Fake Sylar is still in control of Parkman’s body and sets off on a quest to New York intending to get some answers out of Peter Petrelli. On the way, Parkman repeatedly pisses off Sylar, who murders innocent people until he finally is told the truth of what happened at the end of the last season. Parkman makes the ultimate sacrifice and gets them both shot, but we all know it won’t ever end so neatly.


In other boring plots, Peter and Emma deal with a train crash in New York. Peter uses his healing hands on patients whenever he gets a chance while Emma remembers he doctor training and finally confides that the dead ‘Christopher’ in her past was her nephew who drowned because she couldn’t hear him, making her leave medical school. It’s still completely unclear quite how the hell this is going to tie up with the main story in any believable way.

It’s a plodding episode, but one that finally gets rid of Gretchen from the story and simultaneously brings Samuel towards his final target: Claire. Now if only we could get moving on that slightly more important issue: what the hell does Samuel’s murder of Mohinder have to do with anything?

Two stars – generously

And so the story of Thomas, friend, foe, fiend and all-round greedy fat ginger cat, comes to its close.


Paranormal Activity Review

Before the review proper begins, please answer this simple question: are you scared of the dark? If the answer is yes, then this is a movie that is going to scare the everliving shit out of you. If the answer is no, then you weren’t going to watch this anyway, so let’s not waste time trying to win you over.

Twentysomething couple Micah and Katie believe they have a ghost in their house so Micah does what any rash young man would do: he buys a camera to document the goings on while they try to get rid of it.

If that sounds like a weak synopsis, that’s because there isn’t a story in any kind of the traditional sense. There is no script, there is no three act structure and there is no pacing. Things go bump in the night and that’s what you’re waiting for.

The movie is split into several chunks. In the day, the characters get their separate points across and all the exposition surrounding the ghost comes through. Micah is sceptical, a brash jock who actually wants the ghost to cause trouble so he can see it for himself. Katie, though, is the long-suffering woman and when the shit starts hitting the fan, you can see the fear in her eyes – it’s the same fear that’s rattling through yours.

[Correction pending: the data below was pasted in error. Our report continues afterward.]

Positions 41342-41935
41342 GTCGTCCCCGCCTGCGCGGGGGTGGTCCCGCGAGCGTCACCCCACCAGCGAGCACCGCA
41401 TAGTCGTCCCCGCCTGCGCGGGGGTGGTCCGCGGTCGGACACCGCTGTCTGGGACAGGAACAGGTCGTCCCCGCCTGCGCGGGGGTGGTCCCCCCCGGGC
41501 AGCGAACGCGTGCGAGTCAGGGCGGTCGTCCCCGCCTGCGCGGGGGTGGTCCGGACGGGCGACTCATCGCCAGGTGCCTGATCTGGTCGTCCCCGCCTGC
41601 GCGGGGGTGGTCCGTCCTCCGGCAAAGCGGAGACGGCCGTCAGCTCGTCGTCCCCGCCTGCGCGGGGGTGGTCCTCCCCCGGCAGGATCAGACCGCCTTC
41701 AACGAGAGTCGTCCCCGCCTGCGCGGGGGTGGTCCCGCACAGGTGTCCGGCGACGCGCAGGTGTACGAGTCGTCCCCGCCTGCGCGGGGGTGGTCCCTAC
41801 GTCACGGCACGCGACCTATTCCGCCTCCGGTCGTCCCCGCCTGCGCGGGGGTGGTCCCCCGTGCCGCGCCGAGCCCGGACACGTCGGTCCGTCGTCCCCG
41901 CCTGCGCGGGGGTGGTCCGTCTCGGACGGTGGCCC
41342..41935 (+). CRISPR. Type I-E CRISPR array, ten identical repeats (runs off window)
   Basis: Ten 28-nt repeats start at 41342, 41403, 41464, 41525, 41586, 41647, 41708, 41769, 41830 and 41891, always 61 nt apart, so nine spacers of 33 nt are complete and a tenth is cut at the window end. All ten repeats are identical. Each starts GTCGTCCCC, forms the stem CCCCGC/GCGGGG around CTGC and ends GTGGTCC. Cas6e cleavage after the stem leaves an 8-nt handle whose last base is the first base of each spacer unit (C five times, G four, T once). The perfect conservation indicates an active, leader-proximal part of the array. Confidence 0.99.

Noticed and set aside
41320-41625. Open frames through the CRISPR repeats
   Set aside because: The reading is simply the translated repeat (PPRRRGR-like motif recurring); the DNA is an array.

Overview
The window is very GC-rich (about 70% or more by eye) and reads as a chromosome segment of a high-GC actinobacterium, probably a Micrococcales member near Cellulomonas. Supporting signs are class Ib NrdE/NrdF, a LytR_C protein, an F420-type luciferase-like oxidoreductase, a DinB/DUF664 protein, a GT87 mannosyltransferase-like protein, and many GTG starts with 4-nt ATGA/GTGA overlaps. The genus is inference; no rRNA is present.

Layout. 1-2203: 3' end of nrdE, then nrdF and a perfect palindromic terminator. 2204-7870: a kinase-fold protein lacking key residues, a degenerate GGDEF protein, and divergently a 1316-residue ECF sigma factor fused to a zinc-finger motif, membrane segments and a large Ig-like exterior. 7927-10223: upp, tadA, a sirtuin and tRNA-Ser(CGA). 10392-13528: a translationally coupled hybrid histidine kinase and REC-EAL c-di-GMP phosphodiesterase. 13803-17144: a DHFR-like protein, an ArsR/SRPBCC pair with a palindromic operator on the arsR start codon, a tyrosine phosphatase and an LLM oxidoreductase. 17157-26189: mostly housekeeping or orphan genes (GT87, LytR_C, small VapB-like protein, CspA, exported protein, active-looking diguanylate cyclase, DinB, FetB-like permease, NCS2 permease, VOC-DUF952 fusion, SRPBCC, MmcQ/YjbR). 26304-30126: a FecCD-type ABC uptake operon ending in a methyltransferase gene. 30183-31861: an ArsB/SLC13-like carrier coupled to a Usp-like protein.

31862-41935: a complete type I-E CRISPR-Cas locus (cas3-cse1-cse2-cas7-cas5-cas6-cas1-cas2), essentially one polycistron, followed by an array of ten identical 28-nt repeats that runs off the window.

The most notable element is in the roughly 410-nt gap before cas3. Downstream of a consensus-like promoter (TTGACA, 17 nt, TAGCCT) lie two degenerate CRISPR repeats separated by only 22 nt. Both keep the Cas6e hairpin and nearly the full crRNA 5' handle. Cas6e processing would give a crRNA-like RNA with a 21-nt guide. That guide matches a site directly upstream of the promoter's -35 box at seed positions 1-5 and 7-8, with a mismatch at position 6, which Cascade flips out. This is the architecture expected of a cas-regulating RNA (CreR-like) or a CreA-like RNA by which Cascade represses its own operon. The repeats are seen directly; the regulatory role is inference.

At night, however, a slow dread falls over the film. As the spirit haunting them gets slowly more powerful and more vicious, the intensity of its actions picks up in speed and pace until you, like the characters, don’t want night to fall.

It’s a rare horror film these days that manages to actually horrify and the way it does it is delightfully simple: you care about the characters. They are so well rounded, so well performed, so believable and so raw and human that you’re almost watching yourself on screen. That’s you up there, shivering in fright – you don’t want terrible things to happen to you, do you? No, of course not, so the incredible arc the characters are forced to go through over the course of the days of film is one very similar to the audience’s own. Micah dismisses the psychic out of hand in his first visit. By the hour mark, both you and he are practically begging the psychic to walk back in and sort it all out.

On a filmmaking level, it’s utterly incredible. The film appears to have cost the price of the camera to make and the level of imagination on offer is simply astounding. Doors slam on their own, footprints appear on the floor, Katie is dragged screaming down the hallway and it’s so convincing that the part of your brain wondering just how this was made shuts up completely and hides in a corner sobbing in fright.

And then the film plays its trump card: just when you think you understand the rules of the game and the malevolent force watching over them, everything changes. In the interest of terror, this shall not be spoiled here, but it goes without saying that it’s a brown trousers moment.

The shortest and sweetest way to sum this film up – although it won’t do it any justice at all – is to call it ‘Blaire Witch in a House’. That should be enough to tell you whether or not this film is going to get under your skin and live there. It will if you let it, and in doing so you’ll experience something truly extraordinary: genuine fear. If not, continue sleeping soundly with the lights off, just don’t- OHMYGODWHATTHEHELLISTHA-

4 stars